Good Samaritan Laws (or related local laws) are enacted to encourage people to come to the aid of others. In general, they protect individuals who voluntarily offer assistance to those in need and are created to provide immunity against liability.
Often, a Good Samaritan law imposes no legal duty to help a stranger in need. However, local laws may vary on this point and in some areas people are required to provide aid. There may not be Good Samaritan laws in your local area and it would be wise to determine the extent and use of Good Samaritan laws in your region.
To be protected by a Good Samaritan law, typically you should;
- Only provide care that is within the scope of your training as an Emergency Responder
- Ask for permission to help - child, parent or guardian
- Act in good faith
- Do not be reckless or negligent
- Act as a prudent would do so
- Do not abandon the patient once you have begun care.
- *The exception to this is if you must do so to protect yourself from imminent danger
Thailand Public Health & Safety Laws
Q. Since arriving here, I have heard that there is no Samaritan law shielding those trying to help someone who is injured. Is this true? Are you legally responsible for trying to help someone who may die if you do nothing? My first instinct would be to try to help someone if possible. However, if this opens you up to lawsuits, I would be very hesitant to help except in the most dire circumstances. Therefore, I thought it might be helpful to get a professional opinion.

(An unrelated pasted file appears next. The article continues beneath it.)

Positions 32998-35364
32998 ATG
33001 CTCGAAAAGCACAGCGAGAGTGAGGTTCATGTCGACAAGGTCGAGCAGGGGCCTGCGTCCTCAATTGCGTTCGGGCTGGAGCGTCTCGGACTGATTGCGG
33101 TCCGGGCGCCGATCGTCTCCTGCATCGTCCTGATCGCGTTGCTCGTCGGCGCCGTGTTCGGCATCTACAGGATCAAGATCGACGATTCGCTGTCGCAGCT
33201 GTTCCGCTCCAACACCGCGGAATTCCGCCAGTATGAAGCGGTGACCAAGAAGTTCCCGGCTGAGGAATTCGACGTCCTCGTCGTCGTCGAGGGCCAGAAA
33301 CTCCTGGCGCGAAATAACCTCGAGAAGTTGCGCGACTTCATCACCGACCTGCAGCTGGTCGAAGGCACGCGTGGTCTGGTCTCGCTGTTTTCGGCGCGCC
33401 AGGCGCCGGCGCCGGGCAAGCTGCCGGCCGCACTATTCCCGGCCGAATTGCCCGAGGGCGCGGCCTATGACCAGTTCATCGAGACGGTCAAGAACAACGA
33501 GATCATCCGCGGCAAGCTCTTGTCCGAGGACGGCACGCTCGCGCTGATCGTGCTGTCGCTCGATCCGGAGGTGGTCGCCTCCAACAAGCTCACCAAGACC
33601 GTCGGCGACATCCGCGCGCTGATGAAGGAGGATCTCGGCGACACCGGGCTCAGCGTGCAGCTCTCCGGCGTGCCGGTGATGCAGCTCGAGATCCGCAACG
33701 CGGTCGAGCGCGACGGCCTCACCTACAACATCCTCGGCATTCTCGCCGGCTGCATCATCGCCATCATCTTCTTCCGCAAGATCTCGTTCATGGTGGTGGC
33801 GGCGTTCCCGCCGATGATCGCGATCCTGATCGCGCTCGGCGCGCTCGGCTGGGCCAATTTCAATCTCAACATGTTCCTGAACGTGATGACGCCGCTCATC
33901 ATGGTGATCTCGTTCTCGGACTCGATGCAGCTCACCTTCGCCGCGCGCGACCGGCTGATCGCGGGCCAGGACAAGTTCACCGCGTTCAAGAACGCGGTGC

Thai Lawyer's Response -
According to the Criminal Code:
Misdemeanors (Sections 367-374)
Whoever sees any person in life-threatening danger, in spite of the ability to assist without fear of danger to oneself or the another person, refuses to render assistance shall be liable to imprisonment for not more than one month, or a fine not exceeding one thousand baht or both.
*Text and photos on this website are for informational purposes only, and does not constitute nor intended to be legal advice. For legal advice schedule an appointment with a legally registered & practicing Lawyer/Council in your area.
Q. I have been CPR/First Aid/Aed certifed in thailand 3 times. I will always keep my AED cert. Each time I recrert for CPR, we are told, even as a 'layperson' holding an AED cert, legally here, we are not allowed to use them. When I had a buisness 2 years ago, I wanted one in, i was told the same thing by the lawyer. I have just been told that this is a lie, that an layperson (untrained professionally) who is Certified to use an AED, it is not illegal here. Has this law changed since Nov 2013?
Thai Lawyer's Response
A layperson can use an AED legally and you will not have any legal implications, but if you are a doctor then you will be legally liable.
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